I’ve written so many stories for her already, but I still enjoy doing so. This one, as you might have guessed already just by looking at the story tags, was crafted for the enjoyment of my friend, Steph, a.k.a. the esteemed author Robotunit8.
Stephanie Brown finished her interview presentation and contained a sigh of disappointment. Though she had tried her very best to impress the leadership present in the room, her most pessimistic side insisted on the notion that she would fail to get the job she had applied for, and she just couldn’t stand seeing so much effort go to waste.
Mark Meyers, Vice-President of Human Resources of the notoriously famous Maxwell Corporation didn’t even bother to look up when she finished talking, which convinced her even further that the whole operation had been a major fiasco. He kept on looking at a sheet of yellow paper from behind his turtle shell-rimmed glasses and scribbling notes that no one could understand, except him. His handwriting was so garbled and strange that some whispered he was better off as a doctor than a businessman, and perhaps they were right.
Nonetheless, his silence and apparent disdain for what had just transpired were not to be understood as a flat-out denial of Stephanie’s skills, but much to the contrary, actually. If he didn’t acknowledge her right away, was because he was deeply absorbed in connecting all the dots of her work, making sure that everything had indeed been as appealing as his ears had initially led him to believe. Meyers liked to ponder things to the full extent of his rationality, and he was usually pinpoint accurate in selecting the best candidates for the various job requirements.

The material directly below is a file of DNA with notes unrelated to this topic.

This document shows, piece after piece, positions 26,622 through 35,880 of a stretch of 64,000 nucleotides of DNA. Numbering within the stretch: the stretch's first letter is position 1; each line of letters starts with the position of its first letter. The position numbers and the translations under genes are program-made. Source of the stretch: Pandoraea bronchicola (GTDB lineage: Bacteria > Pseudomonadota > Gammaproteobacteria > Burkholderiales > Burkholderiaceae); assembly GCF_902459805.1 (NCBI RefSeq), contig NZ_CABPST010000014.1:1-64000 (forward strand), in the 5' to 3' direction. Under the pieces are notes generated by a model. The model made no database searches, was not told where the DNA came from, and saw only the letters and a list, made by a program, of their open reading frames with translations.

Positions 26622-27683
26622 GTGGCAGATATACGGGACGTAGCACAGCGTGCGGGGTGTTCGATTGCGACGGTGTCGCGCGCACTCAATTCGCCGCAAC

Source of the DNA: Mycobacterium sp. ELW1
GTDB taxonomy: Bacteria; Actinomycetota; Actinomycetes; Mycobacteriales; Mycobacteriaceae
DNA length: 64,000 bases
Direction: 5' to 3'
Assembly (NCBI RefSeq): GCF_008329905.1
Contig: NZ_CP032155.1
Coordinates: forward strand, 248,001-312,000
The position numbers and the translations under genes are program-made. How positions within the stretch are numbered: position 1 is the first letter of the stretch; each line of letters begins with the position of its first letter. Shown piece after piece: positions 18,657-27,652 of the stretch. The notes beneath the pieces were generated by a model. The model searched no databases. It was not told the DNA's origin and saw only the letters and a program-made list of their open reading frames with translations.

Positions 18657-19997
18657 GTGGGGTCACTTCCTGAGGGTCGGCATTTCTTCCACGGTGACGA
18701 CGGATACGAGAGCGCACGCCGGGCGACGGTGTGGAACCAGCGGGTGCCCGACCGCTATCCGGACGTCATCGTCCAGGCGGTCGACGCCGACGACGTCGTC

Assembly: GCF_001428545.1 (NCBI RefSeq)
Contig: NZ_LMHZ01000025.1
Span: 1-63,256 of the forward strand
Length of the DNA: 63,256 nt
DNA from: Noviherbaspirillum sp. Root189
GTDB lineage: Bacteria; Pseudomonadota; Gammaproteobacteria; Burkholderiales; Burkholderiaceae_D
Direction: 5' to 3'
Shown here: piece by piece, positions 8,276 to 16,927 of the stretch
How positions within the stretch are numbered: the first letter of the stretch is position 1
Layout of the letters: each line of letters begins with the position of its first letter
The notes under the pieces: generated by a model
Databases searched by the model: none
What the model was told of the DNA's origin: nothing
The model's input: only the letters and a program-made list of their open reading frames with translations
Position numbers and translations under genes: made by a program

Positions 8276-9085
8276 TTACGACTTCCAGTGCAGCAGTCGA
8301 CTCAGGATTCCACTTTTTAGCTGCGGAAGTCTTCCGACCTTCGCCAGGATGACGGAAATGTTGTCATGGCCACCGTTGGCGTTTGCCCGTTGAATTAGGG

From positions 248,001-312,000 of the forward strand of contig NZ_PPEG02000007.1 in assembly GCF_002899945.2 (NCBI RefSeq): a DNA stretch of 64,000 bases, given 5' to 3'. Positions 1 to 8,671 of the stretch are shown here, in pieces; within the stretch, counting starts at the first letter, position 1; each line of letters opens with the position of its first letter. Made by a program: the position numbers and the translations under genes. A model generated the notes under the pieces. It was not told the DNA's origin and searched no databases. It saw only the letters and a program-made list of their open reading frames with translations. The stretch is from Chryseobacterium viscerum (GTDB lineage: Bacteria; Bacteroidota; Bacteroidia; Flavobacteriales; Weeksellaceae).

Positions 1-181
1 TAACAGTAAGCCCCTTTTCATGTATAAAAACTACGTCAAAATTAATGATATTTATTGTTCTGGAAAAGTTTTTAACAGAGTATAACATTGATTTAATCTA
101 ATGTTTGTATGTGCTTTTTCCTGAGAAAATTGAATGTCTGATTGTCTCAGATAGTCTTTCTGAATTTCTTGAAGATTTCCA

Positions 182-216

When he finally finished his mental processes and looked straight into her eyes, a spark of hope was swiftly brought forth.
“That was impressive, really! It seems you did your homework before coming here, Stephanie – may I call you that? – That’s a rare thing these days, and I’m a man that likes dedication! I congratulate you on a job well done!” he exclaimed, before applauding her quite effusively.
“D-does that mean that…” she gasped in bemusement. The betrayal of her true emotions was so strong she couldn’t even finish the sentence.
“Well, you certainly seem to have the knowledge and expertise it takes to be a valuable asset for this corporation. Nonetheless, before we make things final, there are some wrinkles that need to be ironed out.”
“I’m sorry… wrinkles?” Stephanie asked, unsure if he was trying to make a witty remark about her age or meant something else entirely.
“We have high standards here when it comes to our employees. Even those that are approved in the interview selection process with flying colors such as you need to go through one final test before they’re finally acknowledged as part of the workforce.”
“What kind of test?”